The bigger knives tend to be a little bit more limited in mounting options. You can have a horizontal pouch that can be mounted on a chest strap. The pouch may be already set up for this. If it isn’t it’s easy for any rigger to modify. These days you will typically find CRW jumpers often having two, allowing them to extract a knife with either their left or right hand.
Having a big knife mounted vertically often results in a knife that is flopping around on the chest strap. It can become a bit irritating and can hinder its ease of extraction.
The alternative is to mount the pocket on a jumpsuit – better yet you can have your jumpsuit made with the pocket already there. When mounting a pocket on a jumpsuit, it is a good idea to position it when in a suspended harness to ensure that the leg straps under canopy do not make it uncomfortable. Also making sure that you can access it while under the canopy and extract it with ease. This is something that you can practice during hanging harness drills in refresher training or safety day.
However, the limitation of mounting on a jumpsuit means that if you are jumping using different suits – make sure each one has a knife, or you have an alternative chest mount for those shorts and T-shirt jumps you do in the summer.
An additional note is that tandem student harnesses have a knife pouch on them – this is often difficult to access with a lanyard strap tucked down between the instructor and student or simply missing. This should NOT be an instructor’s primary knife when doing tandems. It is possible to access it when everything is going well but when things aren’t it is virtually impossible to reach. I personally know of two incidents where a knife may have changed the outcome for the better but the instructors were unable to access this knife on the student harness and they did not have one on their jumpsuit. Mounting a pocket on your jumpsuit/swoop shorts in the summer is easy and ensures you have your knife easily available to you on every jump.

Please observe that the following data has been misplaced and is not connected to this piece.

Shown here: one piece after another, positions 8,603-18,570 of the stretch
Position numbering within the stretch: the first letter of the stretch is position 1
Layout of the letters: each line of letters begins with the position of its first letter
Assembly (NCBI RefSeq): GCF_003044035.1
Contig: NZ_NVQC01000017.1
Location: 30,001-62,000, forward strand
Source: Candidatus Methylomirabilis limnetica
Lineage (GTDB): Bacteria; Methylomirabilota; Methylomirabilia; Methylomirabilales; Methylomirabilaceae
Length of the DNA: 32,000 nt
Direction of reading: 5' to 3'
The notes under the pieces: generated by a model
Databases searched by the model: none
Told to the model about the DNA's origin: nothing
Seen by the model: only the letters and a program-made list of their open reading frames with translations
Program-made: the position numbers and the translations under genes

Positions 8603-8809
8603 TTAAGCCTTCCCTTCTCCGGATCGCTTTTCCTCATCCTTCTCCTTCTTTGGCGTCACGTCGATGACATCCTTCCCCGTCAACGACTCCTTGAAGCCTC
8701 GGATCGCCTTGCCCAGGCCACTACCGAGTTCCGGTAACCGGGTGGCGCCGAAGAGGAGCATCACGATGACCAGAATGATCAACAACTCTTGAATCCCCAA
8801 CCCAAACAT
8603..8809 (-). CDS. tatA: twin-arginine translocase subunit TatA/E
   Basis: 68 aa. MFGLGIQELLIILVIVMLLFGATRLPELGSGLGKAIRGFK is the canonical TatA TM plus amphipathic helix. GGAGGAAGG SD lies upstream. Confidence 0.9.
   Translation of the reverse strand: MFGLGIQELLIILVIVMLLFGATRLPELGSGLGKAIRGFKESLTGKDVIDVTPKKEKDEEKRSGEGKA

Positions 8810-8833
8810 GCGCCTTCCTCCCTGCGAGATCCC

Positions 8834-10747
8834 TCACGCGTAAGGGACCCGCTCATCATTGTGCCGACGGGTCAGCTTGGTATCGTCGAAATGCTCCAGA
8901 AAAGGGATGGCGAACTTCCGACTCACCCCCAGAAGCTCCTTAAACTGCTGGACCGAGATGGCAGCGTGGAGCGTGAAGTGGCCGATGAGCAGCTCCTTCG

Choosing a better knife is good, but don’t make it become the new snag hazard on your equipment or something that risks rubbing or cutting your equipment and damaging it. I’ve seen jumpers take note of having a good knife and buy a good solid knife but mounting it in such a way it has just become a bigger snag hazard. The goal is to have a good knife, easily accessible that doesn’t create more of a hazard.
- Always have a knife available to you on every single skydive. Knives are not just for CRW jumpers.
- Do not use the knives for anything other than emergency scenarios. Don’t go cutting shoelaces/pull up cords/oxygen hoses with your safety equipment.
- Remove knife when washing jumpsuits or containers. A rusty knife is not a good one.
- Evaluate the choices of knives that are available and mount in a way that they are available, and are not an even worse snag hazard on your equipment.
- Practice accessing your knife when you practice your emergency procedures.
Knife and pocket photos in this article by Adrian “Spotty” Bowles
Watch out for Spotty’s follow-up article on Using Your Knife in Anger!
Hook knife testing
Video shows various hook knives tested to see if they ‘cut it’